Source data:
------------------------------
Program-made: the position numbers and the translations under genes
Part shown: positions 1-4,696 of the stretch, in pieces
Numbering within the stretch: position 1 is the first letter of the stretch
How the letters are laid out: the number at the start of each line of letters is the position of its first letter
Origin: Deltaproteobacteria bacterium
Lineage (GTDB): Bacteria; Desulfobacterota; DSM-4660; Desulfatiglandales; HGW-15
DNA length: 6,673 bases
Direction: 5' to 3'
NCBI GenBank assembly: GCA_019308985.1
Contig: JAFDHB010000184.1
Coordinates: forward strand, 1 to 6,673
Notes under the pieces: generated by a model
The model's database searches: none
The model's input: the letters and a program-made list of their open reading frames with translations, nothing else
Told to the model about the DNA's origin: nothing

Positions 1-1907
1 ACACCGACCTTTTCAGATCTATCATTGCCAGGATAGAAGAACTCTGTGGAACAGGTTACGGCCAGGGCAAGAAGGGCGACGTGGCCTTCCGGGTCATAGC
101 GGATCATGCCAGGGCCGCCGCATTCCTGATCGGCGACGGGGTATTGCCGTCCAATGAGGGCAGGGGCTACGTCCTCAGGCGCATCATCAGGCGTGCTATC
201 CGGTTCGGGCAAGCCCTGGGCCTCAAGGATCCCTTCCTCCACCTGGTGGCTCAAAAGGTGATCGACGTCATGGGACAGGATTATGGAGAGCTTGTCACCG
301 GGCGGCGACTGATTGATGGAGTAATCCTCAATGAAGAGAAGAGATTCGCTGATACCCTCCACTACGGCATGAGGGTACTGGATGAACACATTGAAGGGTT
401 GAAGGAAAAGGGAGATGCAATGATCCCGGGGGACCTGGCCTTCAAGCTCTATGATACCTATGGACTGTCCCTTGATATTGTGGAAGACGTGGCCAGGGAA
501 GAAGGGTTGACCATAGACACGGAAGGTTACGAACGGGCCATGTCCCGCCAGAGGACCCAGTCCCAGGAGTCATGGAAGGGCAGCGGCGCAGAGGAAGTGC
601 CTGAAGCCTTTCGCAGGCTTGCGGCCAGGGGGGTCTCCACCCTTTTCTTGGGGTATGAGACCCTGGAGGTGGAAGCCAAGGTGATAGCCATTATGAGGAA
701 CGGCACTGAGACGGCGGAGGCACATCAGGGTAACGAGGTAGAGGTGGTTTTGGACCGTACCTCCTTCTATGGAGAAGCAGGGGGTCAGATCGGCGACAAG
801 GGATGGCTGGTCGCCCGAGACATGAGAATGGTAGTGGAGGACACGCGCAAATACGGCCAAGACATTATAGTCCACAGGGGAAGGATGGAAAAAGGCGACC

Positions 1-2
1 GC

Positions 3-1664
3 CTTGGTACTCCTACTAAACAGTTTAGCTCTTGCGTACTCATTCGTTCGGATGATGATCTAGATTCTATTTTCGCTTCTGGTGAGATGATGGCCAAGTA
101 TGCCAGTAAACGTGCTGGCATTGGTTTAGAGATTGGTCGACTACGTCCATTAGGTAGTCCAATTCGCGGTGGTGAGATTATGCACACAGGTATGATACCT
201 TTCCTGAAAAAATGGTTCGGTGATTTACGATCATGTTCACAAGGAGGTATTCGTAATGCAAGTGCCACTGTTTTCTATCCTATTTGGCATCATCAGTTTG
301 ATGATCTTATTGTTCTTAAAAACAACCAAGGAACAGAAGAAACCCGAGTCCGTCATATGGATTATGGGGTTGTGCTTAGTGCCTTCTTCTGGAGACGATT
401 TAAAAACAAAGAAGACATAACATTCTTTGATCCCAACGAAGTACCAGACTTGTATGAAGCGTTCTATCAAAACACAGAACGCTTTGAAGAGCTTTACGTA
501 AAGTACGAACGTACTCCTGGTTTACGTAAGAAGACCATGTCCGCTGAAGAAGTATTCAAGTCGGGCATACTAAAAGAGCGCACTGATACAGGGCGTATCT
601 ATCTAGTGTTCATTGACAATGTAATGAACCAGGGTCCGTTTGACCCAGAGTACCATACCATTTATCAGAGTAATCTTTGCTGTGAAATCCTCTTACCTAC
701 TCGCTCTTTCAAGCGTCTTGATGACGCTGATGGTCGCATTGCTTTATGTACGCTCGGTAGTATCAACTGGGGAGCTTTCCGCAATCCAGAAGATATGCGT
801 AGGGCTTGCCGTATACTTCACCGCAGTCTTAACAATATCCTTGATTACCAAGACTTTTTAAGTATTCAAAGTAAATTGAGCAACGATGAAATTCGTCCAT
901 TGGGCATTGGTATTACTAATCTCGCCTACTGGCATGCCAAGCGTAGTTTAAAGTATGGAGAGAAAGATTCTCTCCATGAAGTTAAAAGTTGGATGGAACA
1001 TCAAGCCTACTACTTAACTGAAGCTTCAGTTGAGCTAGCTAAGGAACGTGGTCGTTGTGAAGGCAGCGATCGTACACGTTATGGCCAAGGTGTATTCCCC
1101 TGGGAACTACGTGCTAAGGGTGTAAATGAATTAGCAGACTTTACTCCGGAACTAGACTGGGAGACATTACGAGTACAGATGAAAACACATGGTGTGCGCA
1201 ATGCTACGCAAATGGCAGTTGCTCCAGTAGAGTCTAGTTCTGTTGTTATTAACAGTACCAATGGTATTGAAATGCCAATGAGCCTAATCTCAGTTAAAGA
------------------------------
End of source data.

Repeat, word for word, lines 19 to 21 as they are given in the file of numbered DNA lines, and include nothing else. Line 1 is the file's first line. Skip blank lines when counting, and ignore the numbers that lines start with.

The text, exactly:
201 CGGTTCGGGCAAGCCCTGGGCCTCAAGGATCCCTTCCTCCACCTGGTGGCTCAAAAGGTGATCGACGTCATGGGACAGGATTATGGAGAGCTTGTCACCG
301 GGCGGCGACTGATTGATGGAGTAATCCTCAATGAAGAGAAGAGATTCGCTGATACCCTCCACTACGGCATGAGGGTACTGGATGAACACATTGAAGGGTT
401 GAAGGAAAAGGGAGATGCAATGATCCCGGGGGACCTGGCCTTCAAGCTCTATGATACCTATGGACTGTCCCTTGATATTGTGGAAGACGTGGCCAGGGAA